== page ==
He lived at Suṃsumāragiri in the Bhagga country and built a palace called Kokanada. When the palace was completed, the Buddha was staying at Bhesakalāvana near by, and Bodhi sent a message by Sañjikāputta, inviting the Buddha to the palace, that he might bless it by being its first occupant. The Buddha agreed to come and, the next day, arrived with the monks for a meal. Bodhi came, with his retinue, to meet them at the foot of the steps and asked the Buddha to step on to the carpeting which was spread there. Three times the request was made, three times the Buddha kept silence. Thereupon Ānanda asked for the carpeting to be removed, saying that the Buddha’s refusal to step thereon was as an example to future generations. After the meal, Bodhi had a discussion with the Buddha, Vin.ii.127f. MN.ii.91ff. recorded in the Bodhirājakumāra Sutta.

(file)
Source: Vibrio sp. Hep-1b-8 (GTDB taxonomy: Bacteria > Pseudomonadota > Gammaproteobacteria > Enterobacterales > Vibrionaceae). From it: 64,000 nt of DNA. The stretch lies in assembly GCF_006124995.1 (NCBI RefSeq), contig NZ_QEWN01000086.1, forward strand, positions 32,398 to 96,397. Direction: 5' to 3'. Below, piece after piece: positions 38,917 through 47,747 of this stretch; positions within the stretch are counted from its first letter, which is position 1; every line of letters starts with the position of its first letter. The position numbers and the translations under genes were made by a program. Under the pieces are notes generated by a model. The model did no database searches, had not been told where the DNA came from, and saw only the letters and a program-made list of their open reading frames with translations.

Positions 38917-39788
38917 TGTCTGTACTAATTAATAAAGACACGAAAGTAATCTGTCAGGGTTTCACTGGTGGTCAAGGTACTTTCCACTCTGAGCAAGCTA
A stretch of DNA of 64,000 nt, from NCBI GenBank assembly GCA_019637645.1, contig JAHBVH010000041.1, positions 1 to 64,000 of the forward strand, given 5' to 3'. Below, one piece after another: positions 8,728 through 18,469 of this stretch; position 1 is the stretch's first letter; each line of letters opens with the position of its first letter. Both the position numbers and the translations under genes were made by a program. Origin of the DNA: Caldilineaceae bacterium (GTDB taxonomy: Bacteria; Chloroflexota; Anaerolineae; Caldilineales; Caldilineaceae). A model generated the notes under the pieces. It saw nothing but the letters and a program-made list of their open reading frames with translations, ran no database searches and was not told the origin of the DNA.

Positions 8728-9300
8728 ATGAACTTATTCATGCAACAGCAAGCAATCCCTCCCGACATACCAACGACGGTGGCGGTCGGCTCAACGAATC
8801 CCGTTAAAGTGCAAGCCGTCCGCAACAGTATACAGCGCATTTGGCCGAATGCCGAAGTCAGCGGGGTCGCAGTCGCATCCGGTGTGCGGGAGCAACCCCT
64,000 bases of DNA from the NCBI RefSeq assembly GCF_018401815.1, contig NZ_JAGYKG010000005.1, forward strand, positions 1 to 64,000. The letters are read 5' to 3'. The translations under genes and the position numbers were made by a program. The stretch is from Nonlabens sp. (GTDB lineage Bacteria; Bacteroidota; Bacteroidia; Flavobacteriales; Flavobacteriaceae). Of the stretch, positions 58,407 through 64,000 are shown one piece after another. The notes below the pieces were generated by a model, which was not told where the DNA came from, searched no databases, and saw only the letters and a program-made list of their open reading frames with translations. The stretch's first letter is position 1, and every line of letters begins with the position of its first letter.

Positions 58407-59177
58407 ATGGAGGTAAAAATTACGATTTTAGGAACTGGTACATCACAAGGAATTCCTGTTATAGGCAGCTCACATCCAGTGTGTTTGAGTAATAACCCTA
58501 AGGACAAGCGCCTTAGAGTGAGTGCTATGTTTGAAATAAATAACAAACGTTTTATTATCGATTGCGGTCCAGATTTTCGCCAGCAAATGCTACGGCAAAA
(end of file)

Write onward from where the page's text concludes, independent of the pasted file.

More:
Bodhi was the son of Udena, king of Kosambi, and his mother was the daughter of Candappajjota. Bodhi was skilled in the art of managing elephants, MN.ii.94 which art he learned from his father, a master in this direction. It is said MN.ii.97 that, while Bodhi was yet in his mother’s womb, she visited the Buddha at the Ghositārāma in Kosambī and declared that whatever child was born to her it would accept the Buddha, his teaching and the Order, as its abiding refuge. Later, after Bodhi’s birth, his nurse took him to the Buddha at Bhesakalāvana and made a similar declaration. When, therefore, Bodhi acknowledged the Buddha as his teacher, at the conclusion of the Bodhirājakumāra Sutta, he was seeking the Buddha’s refuge for the third time.